Aw, I was hoping to see that slave mode was fixed. I want to use slave mode to make a music player with my own user interface and library/playlist manager in Ruby without having to worry about how to actually play the music. Unfortunately slave mode in mplayer seems kind of unstable and sometimes even gives the wrong answer (I think it's a known bug). I wasn't aware of mplayer2, I'll have to try that and see if it works any better.
But does anyone know of a program or library with a proper interface for controlling a music player?
While MPD is probably ideal for your use case, there are lots of toolkits that facilitate this delegation. Many Linux apps utilize GStreamer to do this, including several very prominent ones. Heck, even VLC and mplayer are just "interfaces" on top of decoders. It's pretty uncommon to rewrite this type of code, considering its complexity. There a lot of tools that allow you to reuse media decoders and output frameworks.
I don't know if this works for everyone, (and I hate to appeal to magic), but I'm pretty sure it was http://mislav.uniqpath.com/poignant-guide/book/chapter-3.htm... that gave me a visceral understanding of Ruby's syntax. For example, the slashes surrounding the Regexp are like pins that you stick the Regexp onto the paper with, and it lights up if the pattern matches. The at signs stand for "ATtribute". Exclamation/question marks have meanings analogous to their natural language counterparts. And the vertical bars form a little chute that the block variables slide down into the block through. It's really fun.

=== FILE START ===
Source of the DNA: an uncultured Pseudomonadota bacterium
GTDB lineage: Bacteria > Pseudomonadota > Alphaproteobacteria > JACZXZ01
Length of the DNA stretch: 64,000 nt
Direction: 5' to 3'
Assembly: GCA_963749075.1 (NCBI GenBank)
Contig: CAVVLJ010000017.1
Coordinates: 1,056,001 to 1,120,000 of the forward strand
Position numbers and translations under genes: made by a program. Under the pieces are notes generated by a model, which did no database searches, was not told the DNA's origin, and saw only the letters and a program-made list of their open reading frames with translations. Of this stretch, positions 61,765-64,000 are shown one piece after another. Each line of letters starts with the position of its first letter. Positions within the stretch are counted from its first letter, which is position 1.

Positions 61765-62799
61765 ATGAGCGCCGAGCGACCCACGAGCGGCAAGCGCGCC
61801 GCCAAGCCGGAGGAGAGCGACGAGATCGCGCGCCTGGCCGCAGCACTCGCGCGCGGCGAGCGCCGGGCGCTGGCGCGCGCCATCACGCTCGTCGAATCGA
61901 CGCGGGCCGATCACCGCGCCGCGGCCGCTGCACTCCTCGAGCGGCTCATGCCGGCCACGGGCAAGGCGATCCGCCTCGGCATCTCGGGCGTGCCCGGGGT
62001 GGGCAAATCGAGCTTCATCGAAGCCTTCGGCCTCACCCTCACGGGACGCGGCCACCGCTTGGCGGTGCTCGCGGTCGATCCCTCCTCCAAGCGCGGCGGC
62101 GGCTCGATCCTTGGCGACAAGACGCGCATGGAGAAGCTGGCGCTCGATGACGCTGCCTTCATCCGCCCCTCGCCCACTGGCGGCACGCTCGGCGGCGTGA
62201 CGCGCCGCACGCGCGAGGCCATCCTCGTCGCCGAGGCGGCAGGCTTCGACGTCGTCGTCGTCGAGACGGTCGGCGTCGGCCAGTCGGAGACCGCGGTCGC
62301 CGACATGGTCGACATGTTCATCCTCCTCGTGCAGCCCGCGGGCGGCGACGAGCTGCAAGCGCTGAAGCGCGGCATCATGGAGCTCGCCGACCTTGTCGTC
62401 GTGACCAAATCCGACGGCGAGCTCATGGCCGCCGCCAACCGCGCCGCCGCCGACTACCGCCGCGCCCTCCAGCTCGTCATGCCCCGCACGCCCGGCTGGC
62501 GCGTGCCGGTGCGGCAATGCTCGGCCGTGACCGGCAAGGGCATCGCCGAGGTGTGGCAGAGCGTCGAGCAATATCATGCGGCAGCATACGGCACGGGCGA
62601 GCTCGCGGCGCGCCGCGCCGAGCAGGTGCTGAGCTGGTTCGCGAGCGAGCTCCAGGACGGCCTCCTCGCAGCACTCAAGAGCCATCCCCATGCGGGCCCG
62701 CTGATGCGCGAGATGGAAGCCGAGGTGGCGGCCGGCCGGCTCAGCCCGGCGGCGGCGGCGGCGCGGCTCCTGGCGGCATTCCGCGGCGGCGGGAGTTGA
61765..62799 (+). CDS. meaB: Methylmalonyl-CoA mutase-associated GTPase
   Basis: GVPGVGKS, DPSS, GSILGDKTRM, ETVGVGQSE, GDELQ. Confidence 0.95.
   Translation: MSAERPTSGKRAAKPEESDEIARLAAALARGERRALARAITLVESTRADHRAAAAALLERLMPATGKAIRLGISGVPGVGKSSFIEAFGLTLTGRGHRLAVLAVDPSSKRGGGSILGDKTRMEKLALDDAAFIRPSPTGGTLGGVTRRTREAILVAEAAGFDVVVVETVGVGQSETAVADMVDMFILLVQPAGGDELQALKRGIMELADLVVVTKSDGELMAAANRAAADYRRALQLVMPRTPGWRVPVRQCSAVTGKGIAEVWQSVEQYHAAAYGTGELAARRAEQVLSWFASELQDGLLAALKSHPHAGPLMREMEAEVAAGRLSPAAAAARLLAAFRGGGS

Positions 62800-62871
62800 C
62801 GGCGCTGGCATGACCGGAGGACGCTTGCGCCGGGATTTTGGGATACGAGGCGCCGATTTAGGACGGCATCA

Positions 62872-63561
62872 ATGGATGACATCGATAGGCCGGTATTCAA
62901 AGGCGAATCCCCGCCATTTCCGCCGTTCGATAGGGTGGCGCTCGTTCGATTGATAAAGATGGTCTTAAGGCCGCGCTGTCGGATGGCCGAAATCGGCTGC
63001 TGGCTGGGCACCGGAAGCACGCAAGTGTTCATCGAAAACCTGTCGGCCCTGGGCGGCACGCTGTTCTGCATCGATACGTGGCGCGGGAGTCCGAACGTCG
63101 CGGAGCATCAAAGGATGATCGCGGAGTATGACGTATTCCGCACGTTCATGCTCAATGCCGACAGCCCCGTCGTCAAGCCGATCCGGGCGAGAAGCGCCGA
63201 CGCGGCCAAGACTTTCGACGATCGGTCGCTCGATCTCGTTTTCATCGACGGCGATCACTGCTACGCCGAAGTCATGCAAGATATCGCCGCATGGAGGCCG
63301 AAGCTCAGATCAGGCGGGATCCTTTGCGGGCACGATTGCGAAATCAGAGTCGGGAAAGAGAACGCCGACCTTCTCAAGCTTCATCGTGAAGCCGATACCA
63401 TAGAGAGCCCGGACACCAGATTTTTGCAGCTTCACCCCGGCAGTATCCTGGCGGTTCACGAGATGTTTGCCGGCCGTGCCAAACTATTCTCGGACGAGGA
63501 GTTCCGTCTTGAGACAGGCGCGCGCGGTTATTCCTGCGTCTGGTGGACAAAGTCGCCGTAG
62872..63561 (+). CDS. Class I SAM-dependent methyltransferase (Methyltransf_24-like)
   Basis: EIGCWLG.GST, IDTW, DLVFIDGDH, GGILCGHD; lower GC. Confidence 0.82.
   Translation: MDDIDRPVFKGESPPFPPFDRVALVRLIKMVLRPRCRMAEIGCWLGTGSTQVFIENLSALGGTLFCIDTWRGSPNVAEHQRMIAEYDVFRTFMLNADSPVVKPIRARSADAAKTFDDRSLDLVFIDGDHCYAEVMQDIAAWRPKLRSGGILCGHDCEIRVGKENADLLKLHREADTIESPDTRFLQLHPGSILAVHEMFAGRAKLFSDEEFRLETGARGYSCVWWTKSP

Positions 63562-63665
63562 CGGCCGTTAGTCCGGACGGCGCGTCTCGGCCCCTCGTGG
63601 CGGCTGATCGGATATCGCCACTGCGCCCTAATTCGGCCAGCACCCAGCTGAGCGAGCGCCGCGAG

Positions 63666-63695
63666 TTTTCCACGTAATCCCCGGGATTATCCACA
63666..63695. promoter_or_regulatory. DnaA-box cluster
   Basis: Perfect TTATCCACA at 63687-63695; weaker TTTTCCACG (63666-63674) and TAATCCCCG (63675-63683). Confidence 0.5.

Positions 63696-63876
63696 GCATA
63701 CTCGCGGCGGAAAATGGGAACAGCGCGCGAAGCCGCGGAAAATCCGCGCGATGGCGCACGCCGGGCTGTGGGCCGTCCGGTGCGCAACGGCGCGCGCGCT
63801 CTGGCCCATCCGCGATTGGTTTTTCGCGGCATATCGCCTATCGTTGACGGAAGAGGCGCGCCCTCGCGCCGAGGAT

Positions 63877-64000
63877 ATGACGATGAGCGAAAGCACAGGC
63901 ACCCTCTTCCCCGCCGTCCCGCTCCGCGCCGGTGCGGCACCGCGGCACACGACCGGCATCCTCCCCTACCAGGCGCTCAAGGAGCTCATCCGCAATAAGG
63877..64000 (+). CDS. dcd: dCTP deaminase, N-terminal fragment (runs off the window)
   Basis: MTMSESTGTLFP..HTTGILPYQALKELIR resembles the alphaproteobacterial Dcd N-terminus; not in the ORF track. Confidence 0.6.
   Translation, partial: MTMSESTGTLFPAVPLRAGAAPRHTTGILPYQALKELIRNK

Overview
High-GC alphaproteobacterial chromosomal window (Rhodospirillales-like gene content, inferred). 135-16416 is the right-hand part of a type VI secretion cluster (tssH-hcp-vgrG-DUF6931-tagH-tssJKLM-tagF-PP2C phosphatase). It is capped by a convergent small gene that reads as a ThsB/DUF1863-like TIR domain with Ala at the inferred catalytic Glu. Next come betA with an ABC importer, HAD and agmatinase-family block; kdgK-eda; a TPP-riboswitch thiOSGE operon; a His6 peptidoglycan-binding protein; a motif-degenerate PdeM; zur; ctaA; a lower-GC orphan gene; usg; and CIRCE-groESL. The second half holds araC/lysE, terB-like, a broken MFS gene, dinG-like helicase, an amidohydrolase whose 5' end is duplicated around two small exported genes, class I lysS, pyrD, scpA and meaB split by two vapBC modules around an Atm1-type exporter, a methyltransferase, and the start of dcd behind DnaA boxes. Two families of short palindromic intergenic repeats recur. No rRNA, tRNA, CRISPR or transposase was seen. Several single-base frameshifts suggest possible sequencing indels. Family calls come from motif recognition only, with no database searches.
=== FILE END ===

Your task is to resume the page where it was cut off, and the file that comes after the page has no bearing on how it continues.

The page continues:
Jan. 2013 was _why's first reappearance. He had actually updated his website with the first couple entries in the print queue in December, but no one noticed until January. After people noticed ( http://news.ycombinator.com/item?id=5015087 ), _why started updating it with more pages in the print queue, one of which said the print queue was going down until April 18, and would then be up during the hours of 4 to 12. Which sounded like _why was going to do something big that day.
If anyone wants to hook their actual printer up to _why's queue (which I'm pretty sure is what he intended), iandennismiller transcribed the OCaml program in SPOOL/HOMEWORK which polls whytheluckystiff.net and sends the PCL files to your printer: https://github.com/cwales/cwales.github.com/pull/4
It's quite magical. I was woken up this morning by my printer, when the first pages were being published. Now every 5, 10, or 15 minutes my printer starts clanking away (it's an old one) and a brand new page slowly emerges. Great way to read a novel, if that's what it is.
It's a little taller, but it still looks like an o to me. If you go to http://www.youtube.com/watch?v=ShpcjWG_Meo it says "This video is unavailable", which means that a video did exist at some point at that URL.
Heh, not knowing Java very well, I scoured the BigInteger docs for quirks and loopholes, then gave up and found your comment. I guess "java.security.SecureRandom" sounded too impregnably secure to be worth looking into.
I talked to the guy who did the interview a month ago and told him about the problem and advised him to change it to why.usesthis.com and his last words were "you know, i think i might do that. :)" So.